MERC Clarifies Treatment of Prohibited Bargaining Subjects

In a matter handled by Thrun, the Michigan Employment Relations Commission recently offered additional guidance on the treatment of prohibited bargaining subjects contained in section 15 of the Pub­lic Employment Relations Act.  Ionia Pub Schs and Ionia Ed Ass’n, MERC Case Nos. C12 E-094, CU12 C-013 (December 18, 2014).

School officials asserted that content related to prohibited subjects in its expiring collective bargain­ing agreement would not be replicated in the new contract under negotiation. The union disagreed, claiming that in order to remove the contested lan­guage from the expiring contract, the parties must bargain over the prohibited subjects.  The union re­fused to discuss the prohibited subjects and instead insisted they automatically become part of the succes­sor contract. Both parties filed unfair labor practice charges.

MERC ruled that the union, not the school officials, committed an unfair labor practice. MERC also clari­fied and expanded upon several important issues about prohibited bargaining subjects:

  1. When a collective bargaining agreement ex­pires, a public school employer does not vio­late the duty to bargain in good faith by refusing to include prohibited content in the new contract.
  2. While it is not unusual for parties to bargain a new contract with an understanding that the existing contracted terms not raised in nego­tiations will be carried over, this approach is a bargaining convention rather than a legal re­quirement. There, the school officials gave the union clear and repeated written notice that they would not continue the prohibited provi­sions from the old contract and also carefully drafted proposals to omit the prohibited lan­guage.
  3. While prohibited subjects cannot be bar­gained, PERA permits discussion of those issues, particularly to identify language that cannot be continued in the new contract. MERC stated that the union’s “baseless insist­ence” that the prohibited terms of the expired contract automatically transferred to the new contract, coupled with its refusal to even discuss the issues raised by that position, was “simply an attempt to delay and obfuscate the bargaining process.”
  4. Perhaps most importantly, MERC clarified that while the union’s insistence upon retain­ing the prohibited content unlawfully obstructed the bargaining process and violat­ed the duty to bargain in good faith by demanding to bargain over prohibited sub­jects, this duty is also violated when school officials “clearly and unambiguously” indicate their unwillingness to bargain over them. Sig­nificantly, insistence by the union was not required.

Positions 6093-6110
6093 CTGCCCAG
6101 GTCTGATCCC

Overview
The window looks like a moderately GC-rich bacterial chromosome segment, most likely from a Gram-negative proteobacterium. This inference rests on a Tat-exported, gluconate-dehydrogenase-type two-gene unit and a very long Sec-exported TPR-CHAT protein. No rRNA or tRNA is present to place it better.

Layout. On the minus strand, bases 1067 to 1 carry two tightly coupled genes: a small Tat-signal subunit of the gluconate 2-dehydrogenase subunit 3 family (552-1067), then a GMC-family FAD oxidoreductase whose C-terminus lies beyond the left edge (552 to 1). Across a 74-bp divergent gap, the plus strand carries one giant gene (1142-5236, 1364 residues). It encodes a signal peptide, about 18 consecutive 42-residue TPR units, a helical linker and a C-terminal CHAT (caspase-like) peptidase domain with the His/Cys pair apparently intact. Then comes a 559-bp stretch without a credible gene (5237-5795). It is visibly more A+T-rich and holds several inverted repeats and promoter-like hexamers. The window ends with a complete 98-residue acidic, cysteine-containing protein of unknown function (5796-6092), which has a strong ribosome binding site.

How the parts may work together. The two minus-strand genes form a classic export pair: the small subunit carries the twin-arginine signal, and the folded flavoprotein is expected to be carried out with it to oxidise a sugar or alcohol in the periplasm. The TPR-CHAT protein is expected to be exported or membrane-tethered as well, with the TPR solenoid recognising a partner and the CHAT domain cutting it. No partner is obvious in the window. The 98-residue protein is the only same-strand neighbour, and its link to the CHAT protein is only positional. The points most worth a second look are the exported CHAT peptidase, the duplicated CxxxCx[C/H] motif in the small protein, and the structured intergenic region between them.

This ruling is an important departure from previ­ous MERC decisions using the insistence standard. It illustrates the need for school officials to make clear to the union early in the bargaining process that prohib­ited subjects and content cannot be included in the successor contract.

This decision provides important guidance to management for developing and presenting bargain­ing proposals when the expiring contract contains prohibited content. School officials should first identi­fy which language within the expiring contract implicates matters that are prohibited or illegal bargaining subjects. The board’s proposal should then be thoughtfully developed to exclude those matters and to place the union on specific written notice it will not consent to the continuation of the identified lan­guage in the new contract. If the union continues to demand bargaining over any prohibited subjects, school officials should consider filing an unfair labor practice charge to remedy the violation. If you need assistance with these matters, please contact a Thrun labor attorney.